Although the Day has been postponed to tomorrow Sunday 28 April, preparations were underway on Friday. Two areas have been marked out for the geophys team, one in Chris and Ruth’s orchard and one in the field at Nethergreen Farm. The geophys scanner cannot work in wet conditions so fingers crossed for a dry day tomorrow.

Friday also saw the removal of turf and loose stones from what will become the large excavation trench. With only an inch or so of top soil removed interesting stones were starting to be revealed which indicate an earlier construction. The trench is now ready for a full excavation.

archaeology 2019

Everyone is welcome to come along and have a go at the geophys survey and excavating the trench. There will be a few archaeological activities for children. Please bring along any interesting finds you may have from the village and also your knowledge about local water sources. We are hoping to start a major project on the importance of water to the village, this Archaeology Day is our first step towards this project.

Fiona H. History Society

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Bring along any interesting finds that have appeared in your gardens or elsewhere and find out what they are. We have our very own finds expert Ian Pitts on hand to identify what you bring along.

The bits of pottery or metal work we find in our gardens can tell us a surprising amount. In my garden bits of late nineteenth or early twentieth century pottery at the bottom of the well tell us when it was likely to have gone out of use and been filled in, and two bits of pottery, one above and one below, suggest a yard surface, two feet or so below the current garden, was in use around the 1500s. (An advantage of having Ian doing your walling is the additional finds identification.)

Some random pottery finds in a Parwich flower bed
The piece on the right is Medieval perhaps indicating a Medieval house was nearby

Also we have a display of some of the late Brian Foden’s finds in and around Parwich from his many years of field walking. This includes some very fine Neolithic flints and arrowheads.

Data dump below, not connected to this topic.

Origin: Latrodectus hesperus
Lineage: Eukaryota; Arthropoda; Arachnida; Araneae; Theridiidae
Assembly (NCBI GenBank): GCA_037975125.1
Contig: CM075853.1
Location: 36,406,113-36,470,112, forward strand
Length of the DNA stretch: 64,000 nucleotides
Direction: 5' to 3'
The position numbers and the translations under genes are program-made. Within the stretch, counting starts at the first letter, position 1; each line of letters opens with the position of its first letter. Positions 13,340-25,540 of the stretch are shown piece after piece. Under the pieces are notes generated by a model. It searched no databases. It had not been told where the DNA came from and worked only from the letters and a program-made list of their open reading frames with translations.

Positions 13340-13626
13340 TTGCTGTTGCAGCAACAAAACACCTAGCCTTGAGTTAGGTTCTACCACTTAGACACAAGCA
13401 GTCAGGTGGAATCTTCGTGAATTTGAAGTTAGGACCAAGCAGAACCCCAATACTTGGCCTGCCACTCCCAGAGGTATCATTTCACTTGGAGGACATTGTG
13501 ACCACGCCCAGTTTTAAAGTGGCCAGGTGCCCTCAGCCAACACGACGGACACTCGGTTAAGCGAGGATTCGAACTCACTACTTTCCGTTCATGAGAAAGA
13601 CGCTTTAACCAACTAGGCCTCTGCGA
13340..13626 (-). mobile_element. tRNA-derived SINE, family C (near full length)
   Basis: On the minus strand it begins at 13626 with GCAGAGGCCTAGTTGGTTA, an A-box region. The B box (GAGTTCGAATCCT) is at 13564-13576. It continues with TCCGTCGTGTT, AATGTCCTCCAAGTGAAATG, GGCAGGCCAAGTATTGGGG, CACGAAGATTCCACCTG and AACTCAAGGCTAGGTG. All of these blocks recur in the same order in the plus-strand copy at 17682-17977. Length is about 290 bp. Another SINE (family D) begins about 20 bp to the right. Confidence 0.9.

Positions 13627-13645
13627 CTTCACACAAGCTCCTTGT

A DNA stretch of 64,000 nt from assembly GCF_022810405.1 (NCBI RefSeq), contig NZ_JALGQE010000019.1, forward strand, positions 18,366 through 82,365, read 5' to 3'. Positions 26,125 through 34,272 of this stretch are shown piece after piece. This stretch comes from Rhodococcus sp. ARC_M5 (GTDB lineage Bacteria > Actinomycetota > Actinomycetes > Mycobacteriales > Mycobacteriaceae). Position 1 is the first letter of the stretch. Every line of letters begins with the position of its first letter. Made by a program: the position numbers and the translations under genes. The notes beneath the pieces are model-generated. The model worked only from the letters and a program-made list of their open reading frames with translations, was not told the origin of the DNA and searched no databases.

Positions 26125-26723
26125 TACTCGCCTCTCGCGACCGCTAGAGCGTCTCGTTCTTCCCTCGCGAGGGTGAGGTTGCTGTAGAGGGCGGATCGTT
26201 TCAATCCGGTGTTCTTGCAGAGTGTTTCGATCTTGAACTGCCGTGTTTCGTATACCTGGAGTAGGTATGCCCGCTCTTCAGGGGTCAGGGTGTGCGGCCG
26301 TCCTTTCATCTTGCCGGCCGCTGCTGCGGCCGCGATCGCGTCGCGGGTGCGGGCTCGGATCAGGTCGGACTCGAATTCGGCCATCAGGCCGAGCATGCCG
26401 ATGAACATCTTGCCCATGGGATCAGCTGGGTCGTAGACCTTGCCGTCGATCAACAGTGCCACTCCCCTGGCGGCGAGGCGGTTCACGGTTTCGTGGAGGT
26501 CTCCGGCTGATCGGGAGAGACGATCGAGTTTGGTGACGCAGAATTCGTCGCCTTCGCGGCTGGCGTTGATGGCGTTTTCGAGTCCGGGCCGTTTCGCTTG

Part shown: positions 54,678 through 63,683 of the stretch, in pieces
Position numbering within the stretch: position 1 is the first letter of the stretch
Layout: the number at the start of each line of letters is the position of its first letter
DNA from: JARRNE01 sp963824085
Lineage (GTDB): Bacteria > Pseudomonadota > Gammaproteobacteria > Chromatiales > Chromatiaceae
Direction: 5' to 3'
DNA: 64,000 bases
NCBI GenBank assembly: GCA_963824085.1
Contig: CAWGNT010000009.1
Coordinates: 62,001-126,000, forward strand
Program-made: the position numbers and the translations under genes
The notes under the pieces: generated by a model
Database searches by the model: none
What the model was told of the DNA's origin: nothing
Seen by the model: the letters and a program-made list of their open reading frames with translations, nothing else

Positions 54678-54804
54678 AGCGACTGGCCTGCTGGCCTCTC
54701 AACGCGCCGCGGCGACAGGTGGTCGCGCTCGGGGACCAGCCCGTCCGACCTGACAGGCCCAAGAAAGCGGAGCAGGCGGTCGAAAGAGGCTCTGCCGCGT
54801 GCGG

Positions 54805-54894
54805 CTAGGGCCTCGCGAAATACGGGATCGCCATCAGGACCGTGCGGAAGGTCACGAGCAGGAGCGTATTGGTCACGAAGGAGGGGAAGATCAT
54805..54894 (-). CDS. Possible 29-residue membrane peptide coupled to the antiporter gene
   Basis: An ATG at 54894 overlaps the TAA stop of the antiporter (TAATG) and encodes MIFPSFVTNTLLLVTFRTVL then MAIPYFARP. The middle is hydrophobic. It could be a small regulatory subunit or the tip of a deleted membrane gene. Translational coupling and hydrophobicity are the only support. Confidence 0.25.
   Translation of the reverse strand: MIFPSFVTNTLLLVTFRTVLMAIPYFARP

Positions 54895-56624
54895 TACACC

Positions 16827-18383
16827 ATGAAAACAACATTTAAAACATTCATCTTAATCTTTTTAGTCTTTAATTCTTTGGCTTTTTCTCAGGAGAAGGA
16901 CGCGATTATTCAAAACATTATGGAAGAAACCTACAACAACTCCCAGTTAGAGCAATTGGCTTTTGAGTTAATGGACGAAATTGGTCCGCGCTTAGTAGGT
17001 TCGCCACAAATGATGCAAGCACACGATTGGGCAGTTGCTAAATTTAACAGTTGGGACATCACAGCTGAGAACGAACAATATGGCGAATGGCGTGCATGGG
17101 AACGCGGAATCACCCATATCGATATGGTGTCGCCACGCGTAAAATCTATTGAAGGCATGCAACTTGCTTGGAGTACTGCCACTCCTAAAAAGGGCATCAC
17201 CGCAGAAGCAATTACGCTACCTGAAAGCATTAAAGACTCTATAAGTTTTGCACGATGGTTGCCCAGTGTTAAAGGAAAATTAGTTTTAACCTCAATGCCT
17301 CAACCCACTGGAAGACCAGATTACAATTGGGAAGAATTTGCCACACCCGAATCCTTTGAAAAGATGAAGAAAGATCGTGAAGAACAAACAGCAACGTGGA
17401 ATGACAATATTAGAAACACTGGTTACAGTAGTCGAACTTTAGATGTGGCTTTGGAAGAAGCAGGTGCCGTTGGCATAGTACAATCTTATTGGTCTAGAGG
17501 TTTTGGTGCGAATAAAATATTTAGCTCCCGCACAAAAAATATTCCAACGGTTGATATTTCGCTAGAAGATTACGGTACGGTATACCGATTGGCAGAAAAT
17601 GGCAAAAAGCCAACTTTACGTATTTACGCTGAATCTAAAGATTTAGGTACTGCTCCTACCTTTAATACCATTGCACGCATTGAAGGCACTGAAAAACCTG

Note, this event has been delayed a day, because of the imminent arrival of Storm Hannah. Come for all or part of the day, 10am to 4pm Sunday 28th April, Nethergreen Farm.

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Archaeology Day now Sunday

Due to the imminent arrival of Storm Hannah the decision has been made to postpone the Archaeology Day to Sunday 10.00 am – 4.00 pm

Fiona H

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Before mains water, local water sources and water management were essential for successful farming and ultimately survival. For example Parwich had an ‘ancient’ water meadow system designed to get grass growing as early as possible in the Spring to feed livestock as early as possible before the Winter feed stores were used up and the beasts had to be slaughtered.

The History Society hopes to undertake an archeology project investigating aspects of water management in our area. At this stage we are gathering what information we can about water usage in our area and also trying to find out what people are most interested in.

Domestic well found at Church Farm

A lot of houses had their own water supply and there was a system of wells and springs serving the community as a whole.

Communal water sources in Parwich, marked with green dots

The communal sources we know about are

  • the Village Pump (now the bus shelter)
  • Staines trough
  • Pump Hill trough (supplied by pump that also took water up to the ‘dew pond’ at the top of the Hall gardens)
  • Kiln Lane troughs
  • spring below Knob Hall
  • step down well at Church Farm (now in Court House garden)
  • springs on hillside opposite the Crown Inn, now in the garden of Pool Croft

There may have been other sources used communally such as the covered well behind West View or the step down well by Brook Cottage but we need confirmation of this.

Given mains water arrived here with in living memory, there is potential to gather what information and stories people have, in addition to studying the evidence of remaining features and of old maps.

Nether Green Farm itself has at least two wells, one of which a very unusual design for Derbyshire (so far the only parallels identified are in Cornwall), but also there are seasonal springs that fed the water meadow system and interesting but not yet understood underground water channels and sluices.

Come along on Sunday to perhaps find out where your house used to get its water from, help us map the water sources in Parwich and the surrounding area, share any information you might have, have a look around Nethergreen Farm or even participate in archeological investigations there.